Symposium Explores Climate Change and Environmental Justice

The Connecticut Law Review symposium was co-sponsored by the Center for Energy & Environmental Law at the UConn School of Law, the U.S. Embassy in Brazil, and the Human Rights Clinic at Pontifícia Universidade Católica do Paraná.

panelists and audience

A discussion of labor transitions in energy communities that have traditionally relied on fossil fuels involved, from left, Professor Stephen Park of the UConn School of Business, Professor Katrina Fischer Kuh of Pace University Law School, and Professor Joseph MacDougald of the UConn School of Law. (Diana Nearhos photo)

The transition to more sustainable energy practices must be intentional and thoughtful to ensure that it is also just and equitable for the communities most threatened by climate change, panelists agreed at a symposium held by the Connecticut Law Review.

The symposium, entitled Climate and Environmental Justice in the 21st Century: A Just Transition, was held October 21, 2022, online and in person in the Reading Room of William F. Starr Hall. The Connecticut Law Review organized the event, which was co-sponsored by the Center for Energy & Environmental Law at the UConn School of Law, the U.S. Embassy in Brazil, and the Human Rights Clinic at Pontifícia Universidade Católica do Paraná.

In opening remarks, Associate Dean Richard Wilson addressed the urgency of the climate crisis and the need for scholars, practitioners and students to advance research and policy on matters of pressing concern.

“I applaud the decision to focus on the climate emergency and seek to identify the ways in which law might promote and facilitate the transformation to sustainable energy practices,” Wilson said. “Few issues are of greater importance than the existence of life as we know it on this fragile planet.”

Michael Fitzpatrick, director of global strategy and innovation for global affairs at Google, gave the keynote address and engaged in a discussion with Professor Joseph McDougald, executive director of the Center for Energy & Environmental Law. Fitzpatrick, who has wide corporate and government experience in environment and regulatory law, gave a nuanced view of the transitions in the human relationship with technology, and how that affects climate solutions.

“Climate change is an extistential threat to humanity, and it is a transition occurring on our globe that we are going need to manage our way through,” Fitzpatrick said. “Technology holds the promise to solve our biggest challenges as humans and as a society, but I fully acknowledge the challenges and risks that come with it and the negative externalities that flow from scaled technology.”

The first panel, moderated by Paschaline Nsiah-Asare LLM ’17, a research specialist at the Center for Energy & Environmental Law, discussed what a just transition looks like globally and what legal structures and tools the law can rely on to facilitate a just transition and respond to climate emergencies.

The panelists, offering a variety of perspectives, were Owen McIntyre a professor of law at the University College Cork in Ireland, where he directs the Environmental and Natural Resources Law LLM program; Wyatt Sassman, environmental law professor at the University of Denver’s Sturm College of Law; and Pooven Moodley, a human rights lawyer and social justice activist from South Africa. Moodley directs Natural Justice, a team of lawyers who specialize in human rights and environmental law.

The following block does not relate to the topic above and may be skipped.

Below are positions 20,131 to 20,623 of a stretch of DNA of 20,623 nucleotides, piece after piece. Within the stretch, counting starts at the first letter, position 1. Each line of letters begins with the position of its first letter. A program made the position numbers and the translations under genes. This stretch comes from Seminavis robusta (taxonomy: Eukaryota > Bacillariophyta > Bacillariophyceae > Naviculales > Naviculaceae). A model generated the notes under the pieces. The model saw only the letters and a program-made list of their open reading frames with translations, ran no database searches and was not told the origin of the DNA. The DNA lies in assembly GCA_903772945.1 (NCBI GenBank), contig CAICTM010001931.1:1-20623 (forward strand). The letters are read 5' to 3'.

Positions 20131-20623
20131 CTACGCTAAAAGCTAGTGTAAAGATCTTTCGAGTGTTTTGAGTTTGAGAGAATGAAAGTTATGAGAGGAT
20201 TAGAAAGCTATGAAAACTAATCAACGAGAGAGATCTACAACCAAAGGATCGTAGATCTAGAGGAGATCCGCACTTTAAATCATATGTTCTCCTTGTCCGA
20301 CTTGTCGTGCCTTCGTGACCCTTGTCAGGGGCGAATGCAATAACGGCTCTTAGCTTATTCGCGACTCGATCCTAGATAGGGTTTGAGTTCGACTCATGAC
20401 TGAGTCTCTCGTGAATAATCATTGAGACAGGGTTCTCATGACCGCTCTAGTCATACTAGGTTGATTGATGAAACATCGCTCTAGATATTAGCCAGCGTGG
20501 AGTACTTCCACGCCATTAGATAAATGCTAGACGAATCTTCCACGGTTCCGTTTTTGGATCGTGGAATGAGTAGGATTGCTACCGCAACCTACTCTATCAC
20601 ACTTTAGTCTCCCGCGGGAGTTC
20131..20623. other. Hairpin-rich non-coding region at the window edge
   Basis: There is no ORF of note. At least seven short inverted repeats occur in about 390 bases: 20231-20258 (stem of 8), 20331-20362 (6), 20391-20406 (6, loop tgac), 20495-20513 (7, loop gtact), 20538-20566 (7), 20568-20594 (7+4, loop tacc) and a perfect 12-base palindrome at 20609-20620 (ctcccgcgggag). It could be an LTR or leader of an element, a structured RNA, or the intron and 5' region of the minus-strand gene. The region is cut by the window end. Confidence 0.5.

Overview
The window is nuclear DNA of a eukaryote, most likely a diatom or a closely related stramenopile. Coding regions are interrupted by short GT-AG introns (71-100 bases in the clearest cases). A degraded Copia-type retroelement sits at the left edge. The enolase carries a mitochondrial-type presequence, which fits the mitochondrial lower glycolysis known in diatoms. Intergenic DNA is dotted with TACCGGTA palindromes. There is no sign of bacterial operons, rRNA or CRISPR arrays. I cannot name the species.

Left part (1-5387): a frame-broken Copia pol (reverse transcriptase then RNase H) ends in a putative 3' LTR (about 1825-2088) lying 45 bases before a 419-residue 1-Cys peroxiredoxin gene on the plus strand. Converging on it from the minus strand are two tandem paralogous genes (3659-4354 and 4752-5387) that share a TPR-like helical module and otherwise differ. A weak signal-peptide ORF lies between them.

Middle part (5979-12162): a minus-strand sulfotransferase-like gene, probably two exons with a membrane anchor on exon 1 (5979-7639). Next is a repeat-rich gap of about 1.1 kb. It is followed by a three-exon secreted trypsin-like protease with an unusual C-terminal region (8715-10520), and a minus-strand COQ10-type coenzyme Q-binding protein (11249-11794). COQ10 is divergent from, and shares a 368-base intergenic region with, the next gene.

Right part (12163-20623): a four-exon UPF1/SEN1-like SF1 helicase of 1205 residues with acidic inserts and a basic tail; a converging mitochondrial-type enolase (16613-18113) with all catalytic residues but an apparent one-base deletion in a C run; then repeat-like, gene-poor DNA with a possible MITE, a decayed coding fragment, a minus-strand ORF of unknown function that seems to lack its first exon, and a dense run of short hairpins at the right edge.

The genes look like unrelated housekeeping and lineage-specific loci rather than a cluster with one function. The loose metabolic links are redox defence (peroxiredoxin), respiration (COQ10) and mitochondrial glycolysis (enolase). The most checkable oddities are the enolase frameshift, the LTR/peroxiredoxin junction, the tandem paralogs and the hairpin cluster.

The second panel focused on labor transitions in energy communities that have traditionally relied on fossil fuels, and what obligations corporations have to support the transition to more sustainable practices. MacDougald moderated the discussion, which included Katrina Fischer Kuh, the Haub Distinguished Professor of Environmental Law at Pace University Law School; Stephen Park, an associate professor of business law and the Satell Fellow in Corporate Social Responsibility at the UConn School of Business; Aisha Saad, an Earl B. Dickerson Fellow at the University of Chicago School of Law; Danielle Pamplona, a law professor at Pontifícia Universidade Católica do Paraná in Brazil; and Daniella Moreira, a professor at Pontifical Catholic University of Rio de Janeiro and academic coordinator of its specialization course in environmental law.

The symposium ended with a third panel, moderated by Louanne Cooley, a legal research fellow with the Connecticut Institute for Resilience and Climate Adaptation who earned a JD and is now pursuing an LLM at UConn Law. The panel explored efforts in Connecticut to address the energy transition, with a focus on the 2021 Climate and Community Investment Act.

The panelists included Katie Dykes, the Connecticut’s Commissioner of Energy and Environmental Protection; Leticia Colon de Mejias, founder and CEO of Energy Efficiencies Solutions; Jim O’Donnell, professor of Marine Sciences at UConn; and Tabitha Sookedeo, a joint degree student at the Yale School of the Environment and Vermont Law School who focuses on refugee resettlement and climate migration.

“The symposium was a success in bringing together a variety of practitioners and scholars to discuss different facets of facilitating a just transition,” said Ali Nicolay, an associate member of the Connecticut Law Review. “As a law student with an interest of practicing environmental law, I found this event was a great way to gain more insight into the field and the anticipated changes in it.”